That’s more or less double the incorrect assumption we calculated above. But before you rush off to update your pricelist, remember that we are still a way off from calculating your charge-out rate. If you were to just charge €47, you would only cover the cost of your employee. You haven’t left any margin for your overheads or your profit. Overheads will include rent on your premises, oversight (manager salaries), vehicles, software, insurance, training, etc.
All those expenses need to be covered in your charge-out rate because they are the cost of doing business. It wouldn’t be unusual for these costs to be roughly equal to labour costs, and that would bring the hourly rate up to €94. This will allow us to break even, but we’re still not making a profit.
The chargeable hours + overheads + profit ratio
Now you can see that a charge-out rate must account for the following: the chargeable hours of an employee + the overheads for the company + the profit margin we are aiming for. There are a couple of rules of thumb used that may help you calculate this:
33/33/33: in the service industry, it’s typical for each area to represent one-third of the price. One-third labour + one-third overheads + one-third profit. It’s a calculation that’s been used for a long time and works very well for many types of service business.
40/40/20: this is the second most common calculation. This could work if you aren’t looking to make so much profit or don’t need as much cash to reinvest in the business or pay back loans, etc.
Setting your rate while staying competitive
What is an acceptable hourly rate will depend on your industry and competition. For digital agencies, for example, €120 per hour is not untypical, but if you try to get clients to pay €240 per hour you are probably going to meet considerable resistance. Yet an experienced manager in this sector could be earning €100,000, so in theory needs to be generating €300,000 in billable work every year (that’s a charge-out rate of €284 per hour). Just how feasible is this? If we look at other sectors such as commercial law or big consultancy, people wouldn’t be entirely surprised to be billed €500 per hour.
The other thing that sectors such as legal have perfected is the art of charging for all their time. Many service businesses will average out time and accept a certain amount of account management as just the price of doing business. But if you’ve ever had a bill from a legal professional, you’ll have seen that every single thing is accounted for, down to a five-minute phone call. They bill for their time and they don’t apologise for it.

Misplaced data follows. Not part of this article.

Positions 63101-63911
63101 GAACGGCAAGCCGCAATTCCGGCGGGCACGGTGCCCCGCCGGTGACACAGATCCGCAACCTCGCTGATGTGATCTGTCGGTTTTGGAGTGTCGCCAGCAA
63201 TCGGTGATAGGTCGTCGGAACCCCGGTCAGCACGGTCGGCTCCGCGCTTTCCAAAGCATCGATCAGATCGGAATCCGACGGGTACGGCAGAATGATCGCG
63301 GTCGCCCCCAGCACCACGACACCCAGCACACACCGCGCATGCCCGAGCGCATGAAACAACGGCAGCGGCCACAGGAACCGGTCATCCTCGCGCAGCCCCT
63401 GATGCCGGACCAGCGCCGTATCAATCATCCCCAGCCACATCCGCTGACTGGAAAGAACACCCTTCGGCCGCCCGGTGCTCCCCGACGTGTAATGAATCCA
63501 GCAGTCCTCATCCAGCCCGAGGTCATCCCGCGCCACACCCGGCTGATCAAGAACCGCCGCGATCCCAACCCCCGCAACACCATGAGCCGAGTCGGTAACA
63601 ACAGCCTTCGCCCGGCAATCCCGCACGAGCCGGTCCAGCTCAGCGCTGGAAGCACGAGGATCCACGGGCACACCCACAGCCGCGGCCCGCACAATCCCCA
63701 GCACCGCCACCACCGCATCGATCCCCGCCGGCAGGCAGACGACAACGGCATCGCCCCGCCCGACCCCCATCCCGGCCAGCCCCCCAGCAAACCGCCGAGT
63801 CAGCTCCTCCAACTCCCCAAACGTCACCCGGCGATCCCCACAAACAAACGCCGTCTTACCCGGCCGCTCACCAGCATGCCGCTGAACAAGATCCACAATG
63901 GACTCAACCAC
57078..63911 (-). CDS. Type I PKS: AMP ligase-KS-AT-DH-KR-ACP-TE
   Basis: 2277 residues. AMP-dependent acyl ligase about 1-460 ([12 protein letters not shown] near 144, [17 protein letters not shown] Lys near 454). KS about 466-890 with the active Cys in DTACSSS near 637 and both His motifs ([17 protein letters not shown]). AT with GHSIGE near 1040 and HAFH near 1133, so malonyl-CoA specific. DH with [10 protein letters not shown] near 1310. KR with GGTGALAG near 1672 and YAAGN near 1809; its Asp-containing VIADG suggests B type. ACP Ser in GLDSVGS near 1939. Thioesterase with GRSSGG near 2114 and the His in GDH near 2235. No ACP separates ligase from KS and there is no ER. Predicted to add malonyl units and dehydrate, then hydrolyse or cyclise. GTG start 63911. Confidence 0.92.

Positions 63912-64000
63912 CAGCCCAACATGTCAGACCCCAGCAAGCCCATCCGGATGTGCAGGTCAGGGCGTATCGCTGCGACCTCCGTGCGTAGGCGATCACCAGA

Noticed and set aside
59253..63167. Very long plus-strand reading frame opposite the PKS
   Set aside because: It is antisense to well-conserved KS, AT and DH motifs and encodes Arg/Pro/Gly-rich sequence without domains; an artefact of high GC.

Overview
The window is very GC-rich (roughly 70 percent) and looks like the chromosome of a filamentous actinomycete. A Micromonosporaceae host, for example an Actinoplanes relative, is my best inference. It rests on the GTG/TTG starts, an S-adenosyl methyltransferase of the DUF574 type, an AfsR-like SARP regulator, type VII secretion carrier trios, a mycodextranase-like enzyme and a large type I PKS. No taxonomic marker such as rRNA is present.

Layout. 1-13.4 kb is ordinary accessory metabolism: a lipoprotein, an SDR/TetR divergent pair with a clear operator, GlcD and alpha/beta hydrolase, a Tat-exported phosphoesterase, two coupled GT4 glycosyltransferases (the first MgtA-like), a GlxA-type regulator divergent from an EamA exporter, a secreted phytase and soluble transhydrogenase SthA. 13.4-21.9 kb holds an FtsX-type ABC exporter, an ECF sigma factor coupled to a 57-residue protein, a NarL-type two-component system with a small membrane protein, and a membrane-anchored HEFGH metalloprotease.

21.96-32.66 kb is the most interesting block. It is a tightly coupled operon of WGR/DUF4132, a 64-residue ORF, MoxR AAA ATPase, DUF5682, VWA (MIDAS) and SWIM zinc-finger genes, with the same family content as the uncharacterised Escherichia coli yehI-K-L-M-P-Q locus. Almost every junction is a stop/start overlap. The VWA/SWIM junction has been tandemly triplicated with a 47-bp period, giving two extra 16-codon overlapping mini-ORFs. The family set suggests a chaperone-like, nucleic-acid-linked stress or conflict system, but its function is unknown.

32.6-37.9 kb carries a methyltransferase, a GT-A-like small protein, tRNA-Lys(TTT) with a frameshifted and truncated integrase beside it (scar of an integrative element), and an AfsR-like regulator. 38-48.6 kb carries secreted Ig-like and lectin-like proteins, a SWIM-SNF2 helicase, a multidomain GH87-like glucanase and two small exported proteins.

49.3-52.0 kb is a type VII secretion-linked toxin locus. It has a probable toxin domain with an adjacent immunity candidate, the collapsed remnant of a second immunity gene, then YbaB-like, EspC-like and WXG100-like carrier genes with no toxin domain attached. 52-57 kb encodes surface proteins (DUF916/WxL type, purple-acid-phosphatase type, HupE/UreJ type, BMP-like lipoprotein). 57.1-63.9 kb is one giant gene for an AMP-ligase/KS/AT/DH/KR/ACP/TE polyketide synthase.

There’s a lesson to be learned there for many of us. Many service companies such as creative agencies, trainers, IT consultants, or graphic designers don’t have anything near that sophistication of record-keeping or the confidence to charge for their value in that way. Sometimes, of course, it simply comes down to having the confidence to name your price and stick to your guns.
Knowing your value: a case study
I have an example that highlights this issue exactly. We had a client in the tech services area that was charging €75 per hour. When we ran our calculations (using both the 33/33/33 and 40/40/20 rules), we calculated that this hourly rate was simply too low. The company’s qualified employees were earning €45,000 to €55,000 a year and the sums, for us, simply weren’t working. When we suggested raising the hourly fee to €100 to account for the real cost of doing business, the client was apprehensive about losing work. So, our next step was to look at the value this client was bringing, and as it turned out they were providing lots of benefits to their customers – such as GDPR expertise and enhanced security. This encouraged our client to bring in the price increase, but they communicated their value proposition to their customer base while doing so. The result was that only two out of a hundred customers complained about the increase and their bottom line was transformed overnight.
In conclusion, to calculate your pricing correctly you need to start with the right figures, manage your employees’ time well, know your utilisation rate, establish your value and learn to articulate it, and finally keep excellent records!